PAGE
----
For something different, a favourite of mine is the Pignoletto Frizzante ‘Romandiola’, a lightly sparkling wine made from the Pignoletto grape, slightly off-dry and a cross somewhere between Pinot Grigio and Prosecco in taste.  It’s a really refreshing and quaffable style, and not too fizzy either – in my eyes, one of the best wines to serve as an aperitif on a summer’s day.

Featured in issue two of Assemblage.

WOTM: Château de Campuget, ‘1753’ Syrah Sans Sulfites, 2018

A new addition to the Hallgarten portfolio from our long-term partners in the Northern Rhône region. The grapes for the Château de Campuget, ‘1753’ Syrah Sans Sulfites come from the Château’s own vineyard, which is situated 15 kilometres south of Nîmes, near the village of Manduel in the heart of the ‘Appellation d’Origine Protégée’ (AOP) of the Costières de Nîmes, however winemaker Frank-lin Dalle has chosen to designate this wine as Vin de France to distinguish the distinctive style of this wine, which has been made without sulphites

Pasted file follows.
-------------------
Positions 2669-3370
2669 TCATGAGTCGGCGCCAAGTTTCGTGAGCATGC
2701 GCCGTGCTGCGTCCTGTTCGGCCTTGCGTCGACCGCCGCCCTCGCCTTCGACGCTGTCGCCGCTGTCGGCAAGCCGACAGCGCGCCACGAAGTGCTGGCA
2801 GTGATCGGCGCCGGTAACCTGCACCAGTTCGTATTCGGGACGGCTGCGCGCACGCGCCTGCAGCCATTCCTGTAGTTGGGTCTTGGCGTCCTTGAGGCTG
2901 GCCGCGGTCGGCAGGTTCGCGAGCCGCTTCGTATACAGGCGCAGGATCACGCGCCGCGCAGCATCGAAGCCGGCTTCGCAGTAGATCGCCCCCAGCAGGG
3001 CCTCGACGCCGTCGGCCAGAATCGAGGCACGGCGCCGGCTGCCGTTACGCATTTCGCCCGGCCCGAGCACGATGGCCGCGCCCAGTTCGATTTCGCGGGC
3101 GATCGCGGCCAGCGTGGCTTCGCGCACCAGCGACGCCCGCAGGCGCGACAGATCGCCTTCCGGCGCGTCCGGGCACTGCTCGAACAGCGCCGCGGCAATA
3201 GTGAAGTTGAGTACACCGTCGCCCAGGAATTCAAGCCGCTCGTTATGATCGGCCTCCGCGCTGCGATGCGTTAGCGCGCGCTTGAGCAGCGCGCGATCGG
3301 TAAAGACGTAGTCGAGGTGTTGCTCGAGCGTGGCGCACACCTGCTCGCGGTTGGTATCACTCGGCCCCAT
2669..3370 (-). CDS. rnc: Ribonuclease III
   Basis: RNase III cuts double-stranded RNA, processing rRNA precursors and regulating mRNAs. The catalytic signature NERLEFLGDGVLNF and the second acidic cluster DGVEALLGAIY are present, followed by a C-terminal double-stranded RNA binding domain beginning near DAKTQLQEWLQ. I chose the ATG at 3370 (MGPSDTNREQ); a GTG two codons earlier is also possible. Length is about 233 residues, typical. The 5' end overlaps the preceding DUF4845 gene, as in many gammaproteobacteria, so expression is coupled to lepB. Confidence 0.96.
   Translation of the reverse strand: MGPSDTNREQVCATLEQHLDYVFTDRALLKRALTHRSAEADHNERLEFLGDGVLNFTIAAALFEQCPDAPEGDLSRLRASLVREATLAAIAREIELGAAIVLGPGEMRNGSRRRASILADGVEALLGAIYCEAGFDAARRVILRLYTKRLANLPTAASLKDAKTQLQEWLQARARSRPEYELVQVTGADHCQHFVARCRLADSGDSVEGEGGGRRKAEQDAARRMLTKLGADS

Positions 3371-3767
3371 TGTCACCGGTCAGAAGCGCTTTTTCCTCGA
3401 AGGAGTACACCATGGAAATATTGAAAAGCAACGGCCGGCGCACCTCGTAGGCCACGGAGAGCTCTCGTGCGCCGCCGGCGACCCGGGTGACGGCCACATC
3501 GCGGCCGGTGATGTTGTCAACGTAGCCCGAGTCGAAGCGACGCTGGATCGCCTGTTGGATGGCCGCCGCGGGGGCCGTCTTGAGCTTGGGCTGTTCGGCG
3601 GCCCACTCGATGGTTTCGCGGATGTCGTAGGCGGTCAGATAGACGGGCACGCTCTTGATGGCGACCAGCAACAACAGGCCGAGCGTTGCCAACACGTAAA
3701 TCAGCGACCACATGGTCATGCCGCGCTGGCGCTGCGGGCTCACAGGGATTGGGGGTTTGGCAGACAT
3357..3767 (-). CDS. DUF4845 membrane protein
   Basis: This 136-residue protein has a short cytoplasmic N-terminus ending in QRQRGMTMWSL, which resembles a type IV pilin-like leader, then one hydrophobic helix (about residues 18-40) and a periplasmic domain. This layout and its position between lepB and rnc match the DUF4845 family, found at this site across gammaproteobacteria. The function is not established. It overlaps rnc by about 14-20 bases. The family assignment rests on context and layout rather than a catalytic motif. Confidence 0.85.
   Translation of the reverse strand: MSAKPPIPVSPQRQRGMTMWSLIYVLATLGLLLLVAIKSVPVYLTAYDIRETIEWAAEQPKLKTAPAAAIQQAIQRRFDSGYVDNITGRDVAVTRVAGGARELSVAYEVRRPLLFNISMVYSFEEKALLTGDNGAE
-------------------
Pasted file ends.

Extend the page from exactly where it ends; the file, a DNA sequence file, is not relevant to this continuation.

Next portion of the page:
In a nutshell

This classy and intense wine shows a smoky, liquorice and plum character with a hint of dark chocolate and pepper.

The producer

Château de Campuget was established in 1942 and is a top quality estate near Nîmes, which is steeped in history. The Château itself was built in 1753 and at the same time the first vines were planted, prompting the 1753 range of wines which mark this historic date. The fusion of tradition and progression unite in the cellars here,  producing wines with integrity, finesse and a wonderful expression of terroir, from a wide range of traditional Rhône varieties. In 2019, Château de Campuget was certified as Haute Valeur  Environmentale, which officially recognises the environmental performance of winegrowers, including biodiversity conservation, plant protection strategies, managed fertiliser use and water resource management.

The wine

This wine was vinified without the addition of sulphites. The grapes were carefully selected to ensure only the healthiest and highest quality fruit was fermented. The berries were destemmed and vinified with minimal intervention in temperature controlled stainless steel tanks at 20°C. Post fermentation maceration lasted two weeks with twice daily pump overs extracting the rich fruit flavours and structure from the tannins. The wine was made without any oak influence in order to allow the purity of fruit shine through and was bottled early.